US investment banks Goldman Sachs and Morgan Stanley have gone live with CLS’s automated bilateral payment netting service that operates on a blockchain technology platform.
The foreign exchange (FX) settlement specialist developed the tool, known as CLSNet, in collaboration with buy- and sell-side market participants, with the aim of standardising and increasing the levels of payment netting in the FX market for trades that have not been settled through CLS.
Many institutions currently net with each other on a regular basis, but the processes often require manual intervention and are not fully scalable. Limited payment netting is also exacerbated by high settlement costs in emerging market currencies, despite their increased relevance for FX firms.
“We are excited to be launching CLSNet, the first service of its kind to be operated on a DLT platform. Further, this offering demonstrates how we are using our unique, trusted position at the centre of the FX market to solve industry challenges,” Alan Marquard, chief strategy and development officer at CLS, added. “A standardised and automated payment netting process will lead to improved intraday liquidity, reduced cost, improved operational efficiencies and ultimately support business growth.”
Six other financial institutions from North America, Europe and Asia, including the Bank of China in Hong Kong, have also committed to joining CLSNet, alongside several others which will be onboarded onto the platform over the next few months.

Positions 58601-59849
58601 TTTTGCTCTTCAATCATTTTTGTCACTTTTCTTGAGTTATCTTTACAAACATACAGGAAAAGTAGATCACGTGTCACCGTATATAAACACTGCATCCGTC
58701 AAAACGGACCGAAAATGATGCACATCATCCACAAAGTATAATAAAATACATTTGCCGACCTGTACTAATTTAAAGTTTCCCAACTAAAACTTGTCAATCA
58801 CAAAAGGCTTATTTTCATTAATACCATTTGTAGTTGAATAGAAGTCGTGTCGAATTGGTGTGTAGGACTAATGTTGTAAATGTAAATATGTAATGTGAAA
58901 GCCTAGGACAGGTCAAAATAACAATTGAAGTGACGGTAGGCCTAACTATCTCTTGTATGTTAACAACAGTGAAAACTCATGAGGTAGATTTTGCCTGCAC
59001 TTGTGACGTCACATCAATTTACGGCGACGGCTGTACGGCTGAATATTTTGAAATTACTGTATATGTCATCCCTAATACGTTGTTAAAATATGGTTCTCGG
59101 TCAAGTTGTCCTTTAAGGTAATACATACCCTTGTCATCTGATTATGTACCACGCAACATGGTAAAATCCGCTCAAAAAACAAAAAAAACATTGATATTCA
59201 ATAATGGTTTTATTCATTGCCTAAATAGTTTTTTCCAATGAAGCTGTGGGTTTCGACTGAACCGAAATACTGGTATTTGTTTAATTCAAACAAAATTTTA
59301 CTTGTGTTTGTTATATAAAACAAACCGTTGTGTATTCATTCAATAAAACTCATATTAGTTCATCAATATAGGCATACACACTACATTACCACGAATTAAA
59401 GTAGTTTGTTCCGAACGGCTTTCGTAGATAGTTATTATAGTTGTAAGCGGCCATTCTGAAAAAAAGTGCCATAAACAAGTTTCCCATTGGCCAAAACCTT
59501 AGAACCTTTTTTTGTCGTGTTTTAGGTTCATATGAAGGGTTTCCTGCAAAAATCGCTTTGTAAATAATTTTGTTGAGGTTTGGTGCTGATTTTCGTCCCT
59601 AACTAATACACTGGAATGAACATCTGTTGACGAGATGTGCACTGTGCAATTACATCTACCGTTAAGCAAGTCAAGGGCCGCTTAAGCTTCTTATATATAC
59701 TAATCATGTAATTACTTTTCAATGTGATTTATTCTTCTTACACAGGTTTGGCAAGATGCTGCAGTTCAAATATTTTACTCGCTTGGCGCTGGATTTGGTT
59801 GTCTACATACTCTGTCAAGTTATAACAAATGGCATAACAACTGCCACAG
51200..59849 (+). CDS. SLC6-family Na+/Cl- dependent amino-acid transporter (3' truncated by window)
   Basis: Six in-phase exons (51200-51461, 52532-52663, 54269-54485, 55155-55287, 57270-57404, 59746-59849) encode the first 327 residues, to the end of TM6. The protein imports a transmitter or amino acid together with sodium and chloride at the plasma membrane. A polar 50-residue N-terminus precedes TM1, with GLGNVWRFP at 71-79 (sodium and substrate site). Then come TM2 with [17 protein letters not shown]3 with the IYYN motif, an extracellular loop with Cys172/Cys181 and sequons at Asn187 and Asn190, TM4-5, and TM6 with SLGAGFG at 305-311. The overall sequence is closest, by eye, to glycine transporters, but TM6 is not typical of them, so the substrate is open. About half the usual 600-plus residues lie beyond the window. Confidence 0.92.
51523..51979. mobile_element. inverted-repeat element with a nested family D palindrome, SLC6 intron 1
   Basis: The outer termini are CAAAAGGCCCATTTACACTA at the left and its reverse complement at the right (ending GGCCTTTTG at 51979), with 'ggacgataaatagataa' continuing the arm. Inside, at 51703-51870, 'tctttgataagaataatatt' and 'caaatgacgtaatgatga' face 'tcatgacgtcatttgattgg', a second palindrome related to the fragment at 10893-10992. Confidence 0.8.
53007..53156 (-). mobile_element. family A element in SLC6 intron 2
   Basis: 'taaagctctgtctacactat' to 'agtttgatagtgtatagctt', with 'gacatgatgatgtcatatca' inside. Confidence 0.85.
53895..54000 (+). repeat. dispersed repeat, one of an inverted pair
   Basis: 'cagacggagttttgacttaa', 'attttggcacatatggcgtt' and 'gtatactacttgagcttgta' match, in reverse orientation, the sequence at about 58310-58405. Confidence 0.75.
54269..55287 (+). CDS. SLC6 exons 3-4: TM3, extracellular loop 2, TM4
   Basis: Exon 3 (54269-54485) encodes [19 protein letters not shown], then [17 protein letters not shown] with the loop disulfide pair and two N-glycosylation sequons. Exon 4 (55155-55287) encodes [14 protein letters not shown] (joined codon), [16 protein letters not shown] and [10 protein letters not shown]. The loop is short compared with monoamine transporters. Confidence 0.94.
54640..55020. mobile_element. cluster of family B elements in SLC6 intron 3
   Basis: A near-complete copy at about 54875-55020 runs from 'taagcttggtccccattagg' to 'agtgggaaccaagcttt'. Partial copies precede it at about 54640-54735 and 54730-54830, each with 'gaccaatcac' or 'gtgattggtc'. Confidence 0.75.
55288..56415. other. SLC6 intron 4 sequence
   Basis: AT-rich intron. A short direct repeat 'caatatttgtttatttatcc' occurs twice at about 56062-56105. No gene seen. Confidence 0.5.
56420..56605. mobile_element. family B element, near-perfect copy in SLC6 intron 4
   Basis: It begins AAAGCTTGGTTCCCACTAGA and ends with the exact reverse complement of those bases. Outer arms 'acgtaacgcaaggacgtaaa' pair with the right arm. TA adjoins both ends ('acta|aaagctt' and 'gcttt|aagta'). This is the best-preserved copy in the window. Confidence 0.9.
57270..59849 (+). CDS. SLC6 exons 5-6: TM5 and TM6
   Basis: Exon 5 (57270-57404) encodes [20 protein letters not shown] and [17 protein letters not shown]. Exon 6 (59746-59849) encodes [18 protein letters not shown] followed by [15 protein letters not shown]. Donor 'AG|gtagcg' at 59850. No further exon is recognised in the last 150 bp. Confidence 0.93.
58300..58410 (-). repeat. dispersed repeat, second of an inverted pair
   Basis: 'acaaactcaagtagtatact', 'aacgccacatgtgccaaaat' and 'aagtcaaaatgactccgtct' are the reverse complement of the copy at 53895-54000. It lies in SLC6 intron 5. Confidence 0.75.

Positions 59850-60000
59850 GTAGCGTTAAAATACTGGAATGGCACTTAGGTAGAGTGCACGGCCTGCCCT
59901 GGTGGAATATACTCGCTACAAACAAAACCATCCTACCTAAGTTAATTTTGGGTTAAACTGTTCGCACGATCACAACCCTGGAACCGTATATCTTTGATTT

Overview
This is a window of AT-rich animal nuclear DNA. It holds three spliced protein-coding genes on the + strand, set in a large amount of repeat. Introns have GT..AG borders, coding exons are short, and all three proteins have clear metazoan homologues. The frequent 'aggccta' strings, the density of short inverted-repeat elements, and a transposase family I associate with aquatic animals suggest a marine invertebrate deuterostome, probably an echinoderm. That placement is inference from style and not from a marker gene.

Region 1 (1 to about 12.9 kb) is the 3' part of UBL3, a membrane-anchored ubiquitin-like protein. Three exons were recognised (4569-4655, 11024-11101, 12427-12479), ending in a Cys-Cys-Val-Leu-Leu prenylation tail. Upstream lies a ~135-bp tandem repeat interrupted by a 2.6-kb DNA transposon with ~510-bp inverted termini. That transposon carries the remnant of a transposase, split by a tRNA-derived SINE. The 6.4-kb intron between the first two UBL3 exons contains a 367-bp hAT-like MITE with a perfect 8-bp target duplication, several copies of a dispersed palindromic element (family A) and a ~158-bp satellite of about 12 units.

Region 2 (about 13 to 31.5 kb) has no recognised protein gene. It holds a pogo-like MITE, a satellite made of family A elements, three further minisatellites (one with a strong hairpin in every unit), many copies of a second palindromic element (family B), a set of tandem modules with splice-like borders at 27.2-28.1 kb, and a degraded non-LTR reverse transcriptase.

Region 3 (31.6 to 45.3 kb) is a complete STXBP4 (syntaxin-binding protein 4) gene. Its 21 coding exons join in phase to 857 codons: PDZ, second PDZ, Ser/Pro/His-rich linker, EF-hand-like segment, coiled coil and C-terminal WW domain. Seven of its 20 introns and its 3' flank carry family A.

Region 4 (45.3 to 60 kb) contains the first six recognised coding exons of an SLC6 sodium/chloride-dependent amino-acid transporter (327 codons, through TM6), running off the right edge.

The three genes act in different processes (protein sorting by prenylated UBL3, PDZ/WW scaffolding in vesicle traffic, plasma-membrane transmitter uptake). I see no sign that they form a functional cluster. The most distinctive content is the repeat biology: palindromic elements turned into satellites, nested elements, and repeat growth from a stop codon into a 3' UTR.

Barry Lo, general manager for the bank-wide operations department at the bank of China in Hong Kong, also commented that the CLSNet tool provides operational efficiency in trade matching and payment netting for non-CLS settled currencies, and strengthens the bank’s risk management.
Speaking to The TRADE in October, CLS’ Marquard explained that the blockchain project CLSNet has been the firm’s biggest focus, as it is considered to be one of the largest wholesale market applications of a post-trade service using the technology.
“I believe that building a service on a DLT platform, taking it into production and then launching it in the financial market is a pioneering development,” he said. “We have learnt a lot through the process of developing CLSNet. Working with new technology and running a proof-of-concept is all very well, but taking the steps to actually test and run a service that will be used in live production in the market takes a huge amount of rigour and work.”
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